Earlier today, the PCAOB board voted unanimously to approve its 2009 budget, and directed its staff to submit the budget to the SEC in accordance with Section 109 of the Sarbanes-Oxley Act. The budget of $157.6 million represents an 8.8% increase ($12 million) over last year’s approved budget. See the PCAOB’s press release, which includes links to board members' statements.
Over 70% of the budget is related to personnel, said Budget Director Bill Wiggins during today’s open board meeting, with approximately half the PCAOB’s headcount devoted to Enforcement. The budget includes a net hiring increase of 46 (gross hiring of about 100, given turnover rate of approximately 10% on its current headcount of approximately 500, said Wiggins).
Noting that the preliminary budget was developed in July, PCAOB’s Chief of Staff, Angela Desmond said that external events since that time, most significantly relating to the market downturn, will impact the PCAOB’s activities in 2009. She stated the budget includes money to implement recommendations of the U.S. Treasury Department’s Advisory Committee on the Auditing Profession (ACAP) (described further below), and that there is room for reallocation of funding within the PCAOB budget, within certain limits, (above which SEC approval would be required) to address changing circumstances.
Sixteen of ACAP’s recommendations were directed at the PCAOB, and to address those recommendations as well as those of PCAOB’s Standing Advisory Group, the budget projects an increased headcount in the Office of Chief Auditor (adding 9, currently staffed at 17) and Office of General Counsel (adding 4, currently staffed at 11) to address standard-setting and rule-making related recommendations, including considering potential changes to the form and content of the auditors report, whether to require engagement partner signature on the audit report, potential additional annual reporting requirements for audit firms, and review of the board’s interim standards.
Board member Dan Goelzer commented, “A lot has been said about the ACAP recommendations, let me ask, one recommendation [was to] establish a national fraud center. Of all the recommendations, that strikes me as the one that’s likely to have the biggest resource impact, presumably it means people and maybe facilities as well.” He noted significant resources could potentially be required by the fraud center.
PCAOB’s Deputy Budget Director Yoss Missaghian responded, “There is a provision in the budget to hire one individual mid year to help the board in thinking about scope, reach of the fraud center, [including] conversing with the SEC and other stakeholders.” She said the board expects the person they hire would “help develop a blueprint for the fraud center and lead it, [with] other resources added in 2010.”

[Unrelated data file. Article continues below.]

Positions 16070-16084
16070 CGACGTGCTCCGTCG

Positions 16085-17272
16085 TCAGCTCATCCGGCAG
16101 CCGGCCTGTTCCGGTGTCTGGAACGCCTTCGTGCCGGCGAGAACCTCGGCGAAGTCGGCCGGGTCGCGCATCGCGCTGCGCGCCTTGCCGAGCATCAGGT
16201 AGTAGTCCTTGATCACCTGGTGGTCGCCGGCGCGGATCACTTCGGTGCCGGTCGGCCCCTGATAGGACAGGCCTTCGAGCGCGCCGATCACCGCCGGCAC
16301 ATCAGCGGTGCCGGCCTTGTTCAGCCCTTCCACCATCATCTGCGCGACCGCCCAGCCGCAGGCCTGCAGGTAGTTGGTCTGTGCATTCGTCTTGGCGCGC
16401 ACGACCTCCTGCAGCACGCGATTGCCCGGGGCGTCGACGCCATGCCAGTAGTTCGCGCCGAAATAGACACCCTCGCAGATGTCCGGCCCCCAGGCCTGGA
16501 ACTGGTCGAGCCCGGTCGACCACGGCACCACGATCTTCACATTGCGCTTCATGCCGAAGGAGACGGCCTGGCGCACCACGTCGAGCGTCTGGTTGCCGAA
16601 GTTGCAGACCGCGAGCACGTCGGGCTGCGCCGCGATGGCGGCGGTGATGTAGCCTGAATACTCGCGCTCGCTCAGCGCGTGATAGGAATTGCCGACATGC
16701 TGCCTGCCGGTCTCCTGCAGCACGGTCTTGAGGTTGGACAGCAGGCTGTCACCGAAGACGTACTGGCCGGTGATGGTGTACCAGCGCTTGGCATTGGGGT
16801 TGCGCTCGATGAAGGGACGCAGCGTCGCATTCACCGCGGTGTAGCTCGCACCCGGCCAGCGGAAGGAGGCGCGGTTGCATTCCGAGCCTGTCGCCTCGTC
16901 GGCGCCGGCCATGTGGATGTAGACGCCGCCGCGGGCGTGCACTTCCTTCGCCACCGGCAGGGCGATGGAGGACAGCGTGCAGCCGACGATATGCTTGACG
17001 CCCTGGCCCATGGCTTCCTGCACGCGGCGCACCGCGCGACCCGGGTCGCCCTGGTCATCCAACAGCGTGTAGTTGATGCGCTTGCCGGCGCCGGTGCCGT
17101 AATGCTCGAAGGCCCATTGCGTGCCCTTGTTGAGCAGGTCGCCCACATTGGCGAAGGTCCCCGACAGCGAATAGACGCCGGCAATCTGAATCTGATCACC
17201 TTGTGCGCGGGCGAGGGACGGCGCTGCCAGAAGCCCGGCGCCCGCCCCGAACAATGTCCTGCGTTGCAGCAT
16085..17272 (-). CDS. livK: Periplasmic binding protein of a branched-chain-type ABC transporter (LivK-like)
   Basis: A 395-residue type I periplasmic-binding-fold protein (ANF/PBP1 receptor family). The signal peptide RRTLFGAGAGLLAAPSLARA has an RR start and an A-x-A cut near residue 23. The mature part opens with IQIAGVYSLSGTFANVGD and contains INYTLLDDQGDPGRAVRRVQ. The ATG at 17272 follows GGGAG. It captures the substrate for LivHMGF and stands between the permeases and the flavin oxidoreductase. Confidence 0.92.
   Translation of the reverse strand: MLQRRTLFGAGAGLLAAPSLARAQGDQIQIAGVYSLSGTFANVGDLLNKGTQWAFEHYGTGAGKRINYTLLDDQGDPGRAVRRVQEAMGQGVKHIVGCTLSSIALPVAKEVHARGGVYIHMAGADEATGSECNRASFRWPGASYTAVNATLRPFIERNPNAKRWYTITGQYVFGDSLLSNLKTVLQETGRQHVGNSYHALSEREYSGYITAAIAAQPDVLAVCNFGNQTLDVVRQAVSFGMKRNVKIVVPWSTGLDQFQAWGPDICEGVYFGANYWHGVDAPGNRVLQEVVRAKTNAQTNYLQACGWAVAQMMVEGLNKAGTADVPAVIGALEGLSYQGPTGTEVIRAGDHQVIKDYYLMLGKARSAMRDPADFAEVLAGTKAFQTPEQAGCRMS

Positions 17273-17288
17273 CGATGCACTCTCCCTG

Board member Charlie Niemeier voiced concern that , "In one significant area, the budget does not adequately analyze and provide for work that I believe we need to do to protect investors in U.S. securities. Specifically, I continue to have concerns about the scope of our inspections of non-U.S. firms." Goelzer concurred, noting that not only the inspections team will be impacted, but expanded activity in the international arena "puts more pressure on [PCAOB's Office of International Affairs] to deal with, negotiate with" other international regulatory bodies, and "there is a real risk we will not be able to accomplish our inspection goals, not because we don’t have enough inspection people" but because of the need to work out arrangments for cross-border inspection. Part of the expected expansion of international inspection work in 2009 relates to inspecting ‘substantial role firms’ - as described by staff, firms that don’t sign audit reports, but do a substantial amount of audit work (up to a 20% cutoff), which, PCAOB staff said, tend to be foreign firms. PCAOB staff said that among the projected new hires will be 2 more staff for the Office of International Affairs, adding the can get more resources to them if necessary.
Wiggins said the accounting support fee is estimated at $151.8 million, up from $134.5 million last year. He added, "We will have five months of operating resources for 2009 in the working capital reserve fund, to cover our costs until billing [of the support fee] occurs."
PCAOB Chairman Mark Olson said the PCAOB is “highly conscious our mission is supported by public companies... and in turn by their shareholders” [i.e. through the annual support fee], and described the budget as conservative, reflecting the board’s commitment to its mission and stewardship. The budget authorized by the PCAOB board today now goes to the SEC where it undergoes a separate approval process.
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